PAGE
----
Saturday, October 04, 2014

Mobile fashion trucks may be the next thing after food trucks. It's an intriguing idea. The thing I really like is how it slashes overhead. It fits my belief that we can improve society by more often doing things the cheap way. And slashing overhead is at the top of the list for making that happen.

I have an idea for an app to support this industry. Somewhat similar to the apps that alert you when a favorite performer is coming to your town.

Obviously, both the mobile stores and their "fans" register with the service.

Most simply, mobile trucks can share their location real-time (e.g., Google+, Facebook). So users can search for it. But users can also elect to be push-notified when the mobile store is stopped within X distance of them.

An obvious complication here is that you really don't want to be notified when the truck is whizzing by on the road with no intention of stopping. A partial work-around would be for the notification to occur only when the vehicle has been stationary for 10 minutes or so. There are still problems with that, though--you may wind up chasing the truck to the garage, for instance.

That's part of the reason I think a more full-blown app is needed. The app would allow the service to explicitly indicate that they are stopped and open for business. For extra-credit, they could indicate how long they intend to be there. As a value-added bonus, the app should be activated by NFC (touch a dot with your phone). Better yet, it should be connected to a simple, physical, analog piece of hardware--i.e., flip a switch when you are at your destination and ready for business.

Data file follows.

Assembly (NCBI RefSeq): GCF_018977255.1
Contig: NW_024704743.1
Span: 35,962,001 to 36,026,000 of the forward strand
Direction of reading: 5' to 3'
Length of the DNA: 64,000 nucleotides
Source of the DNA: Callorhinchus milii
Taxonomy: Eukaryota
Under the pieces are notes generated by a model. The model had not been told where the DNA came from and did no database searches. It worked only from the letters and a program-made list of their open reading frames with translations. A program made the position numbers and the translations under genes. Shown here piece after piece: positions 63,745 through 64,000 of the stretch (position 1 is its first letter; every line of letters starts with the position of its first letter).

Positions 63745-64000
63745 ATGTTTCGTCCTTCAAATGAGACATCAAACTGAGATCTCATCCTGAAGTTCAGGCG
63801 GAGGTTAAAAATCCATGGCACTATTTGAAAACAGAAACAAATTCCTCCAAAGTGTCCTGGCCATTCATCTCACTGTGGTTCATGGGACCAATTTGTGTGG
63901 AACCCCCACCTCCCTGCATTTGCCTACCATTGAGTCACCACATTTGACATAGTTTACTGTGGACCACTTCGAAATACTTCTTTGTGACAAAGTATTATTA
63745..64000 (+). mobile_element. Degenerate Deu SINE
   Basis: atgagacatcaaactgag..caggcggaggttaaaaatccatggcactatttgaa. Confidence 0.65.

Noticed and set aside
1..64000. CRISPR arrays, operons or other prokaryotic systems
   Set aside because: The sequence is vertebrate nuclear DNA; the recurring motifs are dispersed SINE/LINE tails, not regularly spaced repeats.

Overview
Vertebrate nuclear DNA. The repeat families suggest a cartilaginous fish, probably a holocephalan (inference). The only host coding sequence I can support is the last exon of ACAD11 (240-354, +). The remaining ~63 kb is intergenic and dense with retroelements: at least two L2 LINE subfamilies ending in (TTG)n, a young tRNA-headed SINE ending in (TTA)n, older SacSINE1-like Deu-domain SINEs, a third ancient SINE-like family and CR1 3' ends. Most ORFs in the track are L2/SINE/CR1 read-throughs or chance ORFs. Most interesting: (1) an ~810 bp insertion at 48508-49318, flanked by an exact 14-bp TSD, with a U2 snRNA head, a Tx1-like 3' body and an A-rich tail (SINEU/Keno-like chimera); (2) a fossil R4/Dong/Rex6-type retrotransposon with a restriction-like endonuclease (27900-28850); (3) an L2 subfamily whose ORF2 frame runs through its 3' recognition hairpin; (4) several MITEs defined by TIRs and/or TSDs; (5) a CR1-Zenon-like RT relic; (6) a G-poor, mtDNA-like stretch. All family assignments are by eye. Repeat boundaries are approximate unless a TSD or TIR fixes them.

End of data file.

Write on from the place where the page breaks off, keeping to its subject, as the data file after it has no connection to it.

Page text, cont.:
That's the supply side. I think an app will also be useful on the demand side. It could allow users to indicate a desire for the store to come by within X distance of X location. This approach is kind of interesting within a large metro area, but it could be even more interesting out-state. In smaller cities that wouldn't be visited as often, if ever, a critical mass of requests would give the proprietor a hint that they have a receptive geographic market to go after..

I tend to think the market for mobile stores is pretty limited. If anything, it would have been a somewhat better idea pre-eCommerce. But with the ability to order anything you want--and variations thereof that you didn't even know existed, until you started online shopping--I don't see the markets extending beyond things that are perishable in some sense, or perhaps things that are really, really important to see and touch in person.
 I suppose a mobile food truck might be one remedy for the urban "food desert" problem. It also might be a way to test-market a geography--if demand is high enough, then open an outlet.

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